“After all, these kids weren’t even born when a lot of the Cups were won and we want them to get a feeling for the storied history of this franchise.”

And what would a week of work be without a little play? The players were also taken to a Bon Jovi/Nickleback concert at Parc Jean Drapeau where they were giving front-row seats and VIP treatment. “The guys really seemed to like that,” Timmins said.

From here, Timmins said the team expects the players to apply what they’ve learned and come back stronger. Some players will be back in September for the team’s rookie tournament.

“We did a lot of on-ice testing for anaerobic capacity and speed – as we move down the road, we’ve established a baseline for the players,” he said. “A lot of what we do here is information gathering and the key is for us to use that wisely.”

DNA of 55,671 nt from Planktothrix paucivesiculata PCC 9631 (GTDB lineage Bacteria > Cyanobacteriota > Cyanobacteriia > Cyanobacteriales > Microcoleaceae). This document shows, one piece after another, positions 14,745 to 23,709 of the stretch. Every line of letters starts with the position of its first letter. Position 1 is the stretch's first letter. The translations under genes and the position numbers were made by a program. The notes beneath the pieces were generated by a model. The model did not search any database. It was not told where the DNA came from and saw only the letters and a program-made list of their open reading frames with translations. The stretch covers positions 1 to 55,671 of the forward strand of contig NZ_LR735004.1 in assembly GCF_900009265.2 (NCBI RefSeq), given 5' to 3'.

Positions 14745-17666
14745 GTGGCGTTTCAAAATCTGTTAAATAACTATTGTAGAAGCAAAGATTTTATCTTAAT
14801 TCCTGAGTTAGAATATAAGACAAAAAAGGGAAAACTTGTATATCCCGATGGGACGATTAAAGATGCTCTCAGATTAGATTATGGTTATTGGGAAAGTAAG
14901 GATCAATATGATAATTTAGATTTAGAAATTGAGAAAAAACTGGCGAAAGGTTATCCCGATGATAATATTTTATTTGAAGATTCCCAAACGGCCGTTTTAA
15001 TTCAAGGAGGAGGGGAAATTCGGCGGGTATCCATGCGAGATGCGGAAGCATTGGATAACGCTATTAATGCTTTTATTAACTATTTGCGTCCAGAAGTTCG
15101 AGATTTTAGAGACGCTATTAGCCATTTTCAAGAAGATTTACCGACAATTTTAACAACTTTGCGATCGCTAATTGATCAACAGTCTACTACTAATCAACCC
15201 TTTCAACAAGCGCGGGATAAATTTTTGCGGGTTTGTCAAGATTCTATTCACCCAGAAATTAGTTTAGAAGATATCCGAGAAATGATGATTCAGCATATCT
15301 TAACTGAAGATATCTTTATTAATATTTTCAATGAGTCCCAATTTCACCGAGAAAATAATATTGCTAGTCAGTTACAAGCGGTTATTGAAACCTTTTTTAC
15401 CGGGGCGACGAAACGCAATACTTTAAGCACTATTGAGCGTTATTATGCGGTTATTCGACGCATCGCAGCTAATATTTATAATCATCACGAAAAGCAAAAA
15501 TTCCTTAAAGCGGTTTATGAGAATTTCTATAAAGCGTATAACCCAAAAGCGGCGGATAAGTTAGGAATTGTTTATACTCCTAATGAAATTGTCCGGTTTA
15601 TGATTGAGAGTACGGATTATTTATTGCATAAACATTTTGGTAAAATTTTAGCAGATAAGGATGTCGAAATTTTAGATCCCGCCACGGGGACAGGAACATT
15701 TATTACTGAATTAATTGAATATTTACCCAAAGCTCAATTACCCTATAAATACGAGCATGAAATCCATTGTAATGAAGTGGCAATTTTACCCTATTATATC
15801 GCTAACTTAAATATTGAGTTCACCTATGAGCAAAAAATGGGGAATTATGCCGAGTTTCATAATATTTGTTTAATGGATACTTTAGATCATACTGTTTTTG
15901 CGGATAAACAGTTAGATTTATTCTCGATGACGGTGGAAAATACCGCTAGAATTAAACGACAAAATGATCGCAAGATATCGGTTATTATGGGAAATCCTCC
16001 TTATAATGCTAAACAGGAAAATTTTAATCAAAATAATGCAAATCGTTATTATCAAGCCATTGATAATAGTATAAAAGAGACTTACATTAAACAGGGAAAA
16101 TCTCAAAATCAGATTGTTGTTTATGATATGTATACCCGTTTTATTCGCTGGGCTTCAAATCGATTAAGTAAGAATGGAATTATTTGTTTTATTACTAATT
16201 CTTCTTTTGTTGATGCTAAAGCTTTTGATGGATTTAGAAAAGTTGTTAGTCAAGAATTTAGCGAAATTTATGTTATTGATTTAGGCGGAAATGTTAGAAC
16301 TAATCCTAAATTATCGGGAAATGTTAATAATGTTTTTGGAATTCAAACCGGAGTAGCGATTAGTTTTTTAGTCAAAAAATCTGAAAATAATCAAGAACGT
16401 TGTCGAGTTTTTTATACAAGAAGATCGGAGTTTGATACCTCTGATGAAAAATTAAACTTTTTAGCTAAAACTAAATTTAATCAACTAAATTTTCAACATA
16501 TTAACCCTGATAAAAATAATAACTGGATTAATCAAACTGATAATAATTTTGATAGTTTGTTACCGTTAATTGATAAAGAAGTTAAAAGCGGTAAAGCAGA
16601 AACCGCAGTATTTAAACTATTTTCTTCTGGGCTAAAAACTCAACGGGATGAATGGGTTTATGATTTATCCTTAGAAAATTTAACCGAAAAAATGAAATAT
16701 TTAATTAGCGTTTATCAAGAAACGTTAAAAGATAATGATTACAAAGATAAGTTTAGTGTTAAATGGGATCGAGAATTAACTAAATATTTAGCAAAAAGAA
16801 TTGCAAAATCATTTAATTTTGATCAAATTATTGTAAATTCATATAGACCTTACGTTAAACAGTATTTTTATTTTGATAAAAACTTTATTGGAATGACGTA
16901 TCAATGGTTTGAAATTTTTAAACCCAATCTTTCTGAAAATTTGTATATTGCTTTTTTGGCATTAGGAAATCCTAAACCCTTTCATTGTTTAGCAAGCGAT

Timmins explained that the players will have to mesh the Canadiens’ way of doing things with what their home clubs’ expectations are.

“It’s always been our philosophy that this is what we do, but it’s not the only way to do it,” he said. “If you can intertwine what we do with what your teams are asking, then you can come up with the ideal regimen.”

The Canadiens’ Player Personnel Director said he preferred not to make specific commentary about the players regarding camp, although he said he was impressed with the overall quality and depth of the prospects, in addition to their size.

“We’re big. The smallest guy out there was 5’11 ½ [Kostitsyn],” he said. However, Timmins did admit that both Chipchura and Latendresse stood out, and that he was pleased with the team’s 2006 first-rounder. “Fischer held his own out there,” he explained. “The last time we saw him was against high-school competition so it’s nice to see him perform at this level.”